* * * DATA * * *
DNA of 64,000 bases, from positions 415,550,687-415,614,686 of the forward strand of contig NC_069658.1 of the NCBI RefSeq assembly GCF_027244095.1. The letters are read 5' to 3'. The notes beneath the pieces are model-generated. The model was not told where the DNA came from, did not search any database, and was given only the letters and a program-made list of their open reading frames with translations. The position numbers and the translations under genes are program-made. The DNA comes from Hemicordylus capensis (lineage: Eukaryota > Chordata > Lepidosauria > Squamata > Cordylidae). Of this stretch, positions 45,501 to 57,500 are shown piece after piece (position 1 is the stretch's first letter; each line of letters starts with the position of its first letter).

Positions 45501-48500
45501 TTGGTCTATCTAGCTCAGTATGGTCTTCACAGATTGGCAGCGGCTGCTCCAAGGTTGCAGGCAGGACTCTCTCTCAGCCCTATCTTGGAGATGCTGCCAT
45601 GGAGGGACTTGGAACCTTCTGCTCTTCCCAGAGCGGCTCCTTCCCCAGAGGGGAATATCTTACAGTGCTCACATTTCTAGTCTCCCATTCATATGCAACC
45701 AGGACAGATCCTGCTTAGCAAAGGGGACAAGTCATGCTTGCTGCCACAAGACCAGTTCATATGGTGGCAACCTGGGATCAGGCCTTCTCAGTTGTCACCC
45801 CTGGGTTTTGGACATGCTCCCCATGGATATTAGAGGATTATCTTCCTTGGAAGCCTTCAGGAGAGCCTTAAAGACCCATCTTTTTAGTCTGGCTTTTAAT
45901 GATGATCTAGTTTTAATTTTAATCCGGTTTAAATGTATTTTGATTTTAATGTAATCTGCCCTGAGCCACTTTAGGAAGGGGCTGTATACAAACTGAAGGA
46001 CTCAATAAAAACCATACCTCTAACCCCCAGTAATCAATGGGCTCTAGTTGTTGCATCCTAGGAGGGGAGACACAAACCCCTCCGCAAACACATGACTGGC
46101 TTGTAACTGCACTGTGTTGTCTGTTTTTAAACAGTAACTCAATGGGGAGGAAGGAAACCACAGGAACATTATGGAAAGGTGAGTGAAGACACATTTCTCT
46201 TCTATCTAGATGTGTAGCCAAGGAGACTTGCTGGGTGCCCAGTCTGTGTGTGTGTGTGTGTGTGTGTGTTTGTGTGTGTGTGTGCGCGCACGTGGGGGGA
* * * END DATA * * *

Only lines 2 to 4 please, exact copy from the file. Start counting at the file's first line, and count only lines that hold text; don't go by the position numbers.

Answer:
Positions 45501-48500
45501 TTGGTCTATCTAGCTCAGTATGGTCTTCACAGATTGGCAGCGGCTGCTCCAAGGTTGCAGGCAGGACTCTCTCTCAGCCCTATCTTGGAGATGCTGCCAT
45601 GGAGGGACTTGGAACCTTCTGCTCTTCCCAGAGCGGCTCCTTCCCCAGAGGGGAATATCTTACAGTGCTCACATTTCTAGTCTCCCATTCATATGCAACC